Ocean State
by O'Nan, Stewart

"In the first line of Ocean State, we learn that a high school student was murdered, and we find out who did it. The story that unfolds from there with incredible momentum is thus one of the build-up to and fall-out from the murder, told through the alternating perspectives of the four women at its heart. Angel, the murderer, Carol, her mother, and Birdy, the victim, all come alive on the page as they converge in a climax both tragic and inevitable. Watching over it all is the retrospective testimony of Angel's younger sister Marie, who reflects on that doomed autumn of 2009 with all the wisdom of hindsight. Angel and Birdy love the same teenage boy, frantically and single mindedly, and are moved by the intensity of their feelings to extremes neither could have anticipated. O'Nan's expert hand paints a fully realized portrait of these women, but also weaves a compelling and heartbreaking story of working-class life in Ashaway, Rhode Island. Propulsive, haunting, and deeply rendered, Ocean State is a masterful novel by one of our greatest storytellers"-

Stewart O'Nan is the author of numerous books, including Wish You Were Here, Everyday People, In the Walled City, The Speed Queen, and Emily, Alone. His 2007 novel, Last Night at the Lobster, was a national bestseller and a finalist for the Los Angeles Times Book Prize. He was born and raised in Pittsburgh, where he lives with his family.

The latest from O'Nan (Henry, Himself, 2019) begins with the shocking and tragic end of a teen love triangle. Angel's longtime boyfriend Myles cheats on her with classmate Birdy. When their relationship is revealed, the reconciled Angel and Myles kill Birdy. But rather than homing in on the murder, O'Nan focuses on four women at the center of the story, alternating between the contemporaneous perspectives of Angel, Birdy, Angel's mother Carol, and Angel's 13-year-old sister, Marie. In addition, the novel is framed by the reflections of Marie as an adult looking back on the murder's reverberations within their family and their working-class Rhode Island community. Like Carol, who is constantly starting over with new boyfriends with her children in tow, young Angel and Birdy are willing to go to extremes to be loved, but Marie has a harder time making sense of her sister's crime of passion and struggles to leave the past behind. O'Nan's detailed, sympathetic portrayal of his characters and their community will appeal to fans of Elizabeth Strout's My Name Is Lucy Barton (2016), Olive Kitteridge (2008), and Olive, Again (2019). Copyright 2022 Booklist Reviews.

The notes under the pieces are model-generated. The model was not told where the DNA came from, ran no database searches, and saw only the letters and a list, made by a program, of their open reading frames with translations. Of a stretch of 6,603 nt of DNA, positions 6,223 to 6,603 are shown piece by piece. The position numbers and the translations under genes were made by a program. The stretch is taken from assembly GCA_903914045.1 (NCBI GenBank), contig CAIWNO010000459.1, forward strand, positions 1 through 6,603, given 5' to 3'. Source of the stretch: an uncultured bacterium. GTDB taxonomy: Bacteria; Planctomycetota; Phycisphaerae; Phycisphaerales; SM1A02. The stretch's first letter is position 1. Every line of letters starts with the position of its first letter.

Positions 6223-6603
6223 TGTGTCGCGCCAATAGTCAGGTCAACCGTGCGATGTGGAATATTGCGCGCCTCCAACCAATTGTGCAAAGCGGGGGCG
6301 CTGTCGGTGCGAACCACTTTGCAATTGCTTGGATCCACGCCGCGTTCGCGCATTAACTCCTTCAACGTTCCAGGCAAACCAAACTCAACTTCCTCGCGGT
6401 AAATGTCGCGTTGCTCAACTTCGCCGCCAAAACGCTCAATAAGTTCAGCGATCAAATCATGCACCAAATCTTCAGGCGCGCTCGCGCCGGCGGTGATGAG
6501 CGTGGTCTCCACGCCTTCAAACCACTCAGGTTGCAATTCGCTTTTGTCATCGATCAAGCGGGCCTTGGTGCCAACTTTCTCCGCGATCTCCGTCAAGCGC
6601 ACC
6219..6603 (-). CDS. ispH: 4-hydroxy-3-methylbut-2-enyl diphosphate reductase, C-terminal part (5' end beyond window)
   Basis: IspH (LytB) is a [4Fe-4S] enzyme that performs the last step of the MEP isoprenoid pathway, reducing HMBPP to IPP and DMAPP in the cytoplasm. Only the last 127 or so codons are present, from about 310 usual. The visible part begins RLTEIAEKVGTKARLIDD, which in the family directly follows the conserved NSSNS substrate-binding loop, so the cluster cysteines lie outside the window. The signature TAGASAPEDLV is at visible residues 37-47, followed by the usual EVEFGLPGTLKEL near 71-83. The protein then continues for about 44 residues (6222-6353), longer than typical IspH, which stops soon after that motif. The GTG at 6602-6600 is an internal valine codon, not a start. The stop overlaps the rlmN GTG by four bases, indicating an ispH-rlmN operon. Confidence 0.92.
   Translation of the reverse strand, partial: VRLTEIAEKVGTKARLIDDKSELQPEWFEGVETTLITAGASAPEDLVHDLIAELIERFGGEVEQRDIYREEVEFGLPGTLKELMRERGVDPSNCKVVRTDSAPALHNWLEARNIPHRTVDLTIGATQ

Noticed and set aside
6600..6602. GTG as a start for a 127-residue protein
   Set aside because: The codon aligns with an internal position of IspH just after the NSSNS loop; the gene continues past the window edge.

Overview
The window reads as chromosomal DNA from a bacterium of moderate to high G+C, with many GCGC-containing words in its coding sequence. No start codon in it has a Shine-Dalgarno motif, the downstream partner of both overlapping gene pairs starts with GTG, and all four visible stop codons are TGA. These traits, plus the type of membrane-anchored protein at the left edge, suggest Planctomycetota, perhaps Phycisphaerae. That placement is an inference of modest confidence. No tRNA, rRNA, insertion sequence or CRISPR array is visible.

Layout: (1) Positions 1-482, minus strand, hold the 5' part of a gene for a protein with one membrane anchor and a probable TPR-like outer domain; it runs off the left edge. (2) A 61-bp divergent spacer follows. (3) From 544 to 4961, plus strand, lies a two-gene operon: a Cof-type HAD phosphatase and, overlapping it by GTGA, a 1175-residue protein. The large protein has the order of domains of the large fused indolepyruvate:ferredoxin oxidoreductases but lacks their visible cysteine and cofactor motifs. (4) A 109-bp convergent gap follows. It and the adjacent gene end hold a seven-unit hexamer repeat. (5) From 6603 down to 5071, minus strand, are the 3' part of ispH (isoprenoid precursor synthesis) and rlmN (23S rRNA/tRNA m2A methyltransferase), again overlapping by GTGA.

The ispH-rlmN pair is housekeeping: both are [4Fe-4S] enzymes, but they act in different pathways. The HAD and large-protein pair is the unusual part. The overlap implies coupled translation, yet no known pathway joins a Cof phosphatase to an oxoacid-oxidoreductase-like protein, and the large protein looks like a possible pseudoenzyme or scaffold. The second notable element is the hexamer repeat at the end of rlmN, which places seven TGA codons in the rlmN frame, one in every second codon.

Prolific, protean O'Nan examines a familiar subject, hard-pressed working-class life in America, through the lens of a Rhode Island murder. Ashaway, Rhode Island, in 2009 is a typical postindustrial town; the mill that employed most of its residents is closed, leaving people like Carol to scrabble for a living as a nurse's aide to support her two teenage daughters. One of them, Marie, opens the novel with these words: "When I was in eighth grade my sister helped kill another girl." This is not a whodunit but an exploration of why the murder happened; O'Nan tells the story with his characteristic compassion (and artistic boldness) by inhabiting the consciousnesses of four unhappy, conflicted females. Overweight, unpopular Marie is the fearful, helpless observer. Carol wants more for her girls than she has, "but exactly how that will happen she can't imagine"-so she focuses instead on finding a new boyfriend who's better than the parade of losers who have earned her eldest daughter Angel's contempt. Angel can't see any way out either; her post-graduation future promises little beyond continuing to work in her dead-end after-school job while privileged boyfriend Myles heads for college and "she'll lose him to some rich girl." Actually, Myles is already cheating on her with Birdy, the victim-to-be, whose lovestruck perspective is the fourth narrative strand. But she's no rich girl; Birdy and Angel are more alike than different, frustrated and obsessing about a boy who doesn't seem worth it. Seen only through others' eyes, Myles' role in the ensuing tragedy remains murky. The novel's main thrust is also unclear; Marie's closing monologue suggests themes of memory and identity that weren't particularly evident as the story progressed. However, the book is rich in social detail, including the teenagers' socially networked world, and warmed by O'Nan's customary tenderness for ordinary lives. Everyday People was the title of one of his first great novels, in 2001, and depicting everyday people with sensitive acuity remains one of his principal artistic achievements here. Not one of this gifted author's best, though it's finely rendered with poignant realism. Copyright Kirkus 2021 Kirkus/BPI Communications. All rights reserved.

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